A bronze Captain America 13-foot tall statue at the Marvel Comics booth celebrates the fictional character’s Brooklyn ties. “I’m just a kid from Brooklyn,” reads the sign. Marvel plans to move it to Children’s Corner in Prospect Park in Brooklyn in August. After that, it will move to outside the Barclays Center in September and then Industry City.

Image Comics’ very popular property and TV show, “The Walking Dead,” was the subject of a massive display inside the Convention Center with zombie actors wandering around, wax figures of TV characters and a fake prison wall (with zombies on time) that went to the ceiling.

Outside the comic book scene, “South Park” dominated much of the outside excitement at the Martin Luther King Jr. Promenade. Cutouts of the characters from popular scenes allowed fans to take photos appearing like they were in the episode.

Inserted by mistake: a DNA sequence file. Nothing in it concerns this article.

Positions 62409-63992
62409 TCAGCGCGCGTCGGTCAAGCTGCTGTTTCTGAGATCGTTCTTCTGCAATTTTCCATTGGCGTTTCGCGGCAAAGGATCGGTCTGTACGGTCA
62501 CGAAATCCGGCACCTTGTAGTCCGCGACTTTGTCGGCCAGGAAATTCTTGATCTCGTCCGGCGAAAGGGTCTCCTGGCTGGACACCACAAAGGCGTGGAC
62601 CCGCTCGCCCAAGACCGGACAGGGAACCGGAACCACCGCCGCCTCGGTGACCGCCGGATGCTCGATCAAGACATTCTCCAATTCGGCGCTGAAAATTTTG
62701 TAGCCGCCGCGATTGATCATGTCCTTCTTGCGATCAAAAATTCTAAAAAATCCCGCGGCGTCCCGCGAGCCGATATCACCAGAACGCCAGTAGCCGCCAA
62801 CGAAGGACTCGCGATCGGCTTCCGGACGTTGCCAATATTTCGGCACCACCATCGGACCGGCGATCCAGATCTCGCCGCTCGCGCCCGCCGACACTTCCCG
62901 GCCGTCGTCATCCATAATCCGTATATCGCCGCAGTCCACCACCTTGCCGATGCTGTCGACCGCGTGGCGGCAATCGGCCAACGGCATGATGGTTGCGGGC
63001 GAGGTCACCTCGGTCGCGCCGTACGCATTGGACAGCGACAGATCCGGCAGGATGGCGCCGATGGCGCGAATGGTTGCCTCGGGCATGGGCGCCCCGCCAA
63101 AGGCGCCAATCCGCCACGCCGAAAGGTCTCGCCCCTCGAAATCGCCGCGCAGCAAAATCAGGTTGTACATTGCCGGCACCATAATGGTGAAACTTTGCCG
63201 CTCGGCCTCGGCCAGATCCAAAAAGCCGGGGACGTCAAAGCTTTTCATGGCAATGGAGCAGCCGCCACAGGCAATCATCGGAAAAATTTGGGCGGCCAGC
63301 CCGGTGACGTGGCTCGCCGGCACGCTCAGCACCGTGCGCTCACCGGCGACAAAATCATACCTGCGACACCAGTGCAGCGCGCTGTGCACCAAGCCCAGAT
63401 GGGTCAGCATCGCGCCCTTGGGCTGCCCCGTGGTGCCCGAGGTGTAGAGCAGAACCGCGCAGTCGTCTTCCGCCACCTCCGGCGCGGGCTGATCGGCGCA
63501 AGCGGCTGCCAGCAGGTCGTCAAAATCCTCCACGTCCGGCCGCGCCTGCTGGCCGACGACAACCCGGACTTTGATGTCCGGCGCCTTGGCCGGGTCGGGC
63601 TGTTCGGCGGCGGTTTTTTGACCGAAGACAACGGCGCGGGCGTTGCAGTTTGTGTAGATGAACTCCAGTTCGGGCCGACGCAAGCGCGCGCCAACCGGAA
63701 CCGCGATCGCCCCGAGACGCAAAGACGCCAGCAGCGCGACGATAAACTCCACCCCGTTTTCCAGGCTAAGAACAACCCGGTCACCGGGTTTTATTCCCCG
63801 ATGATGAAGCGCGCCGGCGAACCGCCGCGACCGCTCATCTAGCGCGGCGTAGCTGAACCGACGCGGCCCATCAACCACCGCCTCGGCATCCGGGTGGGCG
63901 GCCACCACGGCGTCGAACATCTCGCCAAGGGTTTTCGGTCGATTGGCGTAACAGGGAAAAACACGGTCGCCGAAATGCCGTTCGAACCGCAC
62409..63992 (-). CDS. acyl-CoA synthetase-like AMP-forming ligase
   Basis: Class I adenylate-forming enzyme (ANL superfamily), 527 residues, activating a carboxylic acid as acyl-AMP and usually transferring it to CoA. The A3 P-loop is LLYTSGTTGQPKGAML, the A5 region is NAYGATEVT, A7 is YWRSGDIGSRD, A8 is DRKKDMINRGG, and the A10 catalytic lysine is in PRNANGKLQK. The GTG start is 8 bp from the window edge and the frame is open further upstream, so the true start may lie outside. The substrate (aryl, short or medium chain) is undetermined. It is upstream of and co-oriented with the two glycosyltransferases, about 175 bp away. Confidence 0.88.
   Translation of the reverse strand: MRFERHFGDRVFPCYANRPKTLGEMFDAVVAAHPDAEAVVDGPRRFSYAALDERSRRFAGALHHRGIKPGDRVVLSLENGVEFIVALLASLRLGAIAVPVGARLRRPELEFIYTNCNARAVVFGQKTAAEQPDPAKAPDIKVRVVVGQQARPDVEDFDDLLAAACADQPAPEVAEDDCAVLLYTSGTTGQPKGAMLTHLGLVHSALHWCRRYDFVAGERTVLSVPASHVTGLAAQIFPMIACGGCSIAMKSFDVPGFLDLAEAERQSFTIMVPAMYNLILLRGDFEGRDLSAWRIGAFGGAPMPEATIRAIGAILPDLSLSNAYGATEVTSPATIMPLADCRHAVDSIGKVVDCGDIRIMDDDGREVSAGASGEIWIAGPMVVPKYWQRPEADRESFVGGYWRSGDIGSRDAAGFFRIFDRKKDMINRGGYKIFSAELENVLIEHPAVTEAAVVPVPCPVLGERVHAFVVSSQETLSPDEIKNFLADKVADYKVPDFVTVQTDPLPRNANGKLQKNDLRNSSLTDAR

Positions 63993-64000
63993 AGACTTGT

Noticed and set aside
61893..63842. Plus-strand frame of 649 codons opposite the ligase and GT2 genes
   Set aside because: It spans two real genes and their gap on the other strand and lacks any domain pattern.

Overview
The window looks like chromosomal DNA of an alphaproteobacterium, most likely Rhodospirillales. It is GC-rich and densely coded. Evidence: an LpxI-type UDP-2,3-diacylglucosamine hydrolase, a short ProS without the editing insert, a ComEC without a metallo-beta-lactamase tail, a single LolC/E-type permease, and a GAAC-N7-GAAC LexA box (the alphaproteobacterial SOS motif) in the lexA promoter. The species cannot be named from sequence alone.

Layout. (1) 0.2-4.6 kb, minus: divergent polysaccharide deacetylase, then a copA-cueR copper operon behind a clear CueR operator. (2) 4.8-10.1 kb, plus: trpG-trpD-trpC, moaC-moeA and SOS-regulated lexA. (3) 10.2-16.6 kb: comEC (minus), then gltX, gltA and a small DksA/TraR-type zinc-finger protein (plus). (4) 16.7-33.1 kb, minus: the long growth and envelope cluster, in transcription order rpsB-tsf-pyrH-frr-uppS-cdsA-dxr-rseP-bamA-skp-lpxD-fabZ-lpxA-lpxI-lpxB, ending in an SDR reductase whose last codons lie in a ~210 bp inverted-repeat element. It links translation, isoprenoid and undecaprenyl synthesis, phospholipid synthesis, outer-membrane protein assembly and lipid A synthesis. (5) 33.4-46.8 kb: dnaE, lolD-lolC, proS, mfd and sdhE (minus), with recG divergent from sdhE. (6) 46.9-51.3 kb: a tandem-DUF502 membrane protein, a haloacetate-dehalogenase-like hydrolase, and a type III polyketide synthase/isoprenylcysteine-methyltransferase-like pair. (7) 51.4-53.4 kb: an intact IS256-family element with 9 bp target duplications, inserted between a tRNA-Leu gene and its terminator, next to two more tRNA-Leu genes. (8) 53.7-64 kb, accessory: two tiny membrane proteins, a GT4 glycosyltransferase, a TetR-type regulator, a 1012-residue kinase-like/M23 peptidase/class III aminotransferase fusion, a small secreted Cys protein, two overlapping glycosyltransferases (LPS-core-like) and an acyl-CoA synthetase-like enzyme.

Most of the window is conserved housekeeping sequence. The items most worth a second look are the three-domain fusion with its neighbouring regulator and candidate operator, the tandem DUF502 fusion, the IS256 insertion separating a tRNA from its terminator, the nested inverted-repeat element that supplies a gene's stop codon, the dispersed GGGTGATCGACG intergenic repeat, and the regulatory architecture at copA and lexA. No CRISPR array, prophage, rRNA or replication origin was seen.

phillip.molnar@sduniontribune.com

Mugshot of Phillip Molnar

From: http://www.sandiegouniontribune.com/news/2016/jul/21/comic-con-superman-statue/

SDCC: Superman’s Rebirth Takes Flight

SM Cv2 R1 d0f4b

What’s old is new again, as fans were re-introduced to the pre-New 52 Superman as the one true Man of Steel in the post-Rebirth DC Universe. But adding a new dimension to his never-ending battle is his Clark’s young son Jon Kent, who is now growing into his powers. Oh, and Lex Luthor is now a super man in his own right. DC Comics has brought together Gene Yang, Pat Gleason, Dan Jurgens, Tyler Kirkham, Peter Tomasi, and moderator Hank Kanalz at Comic-Con International in San Diego to discuss the goings-on around Metropolis and what’s coming next.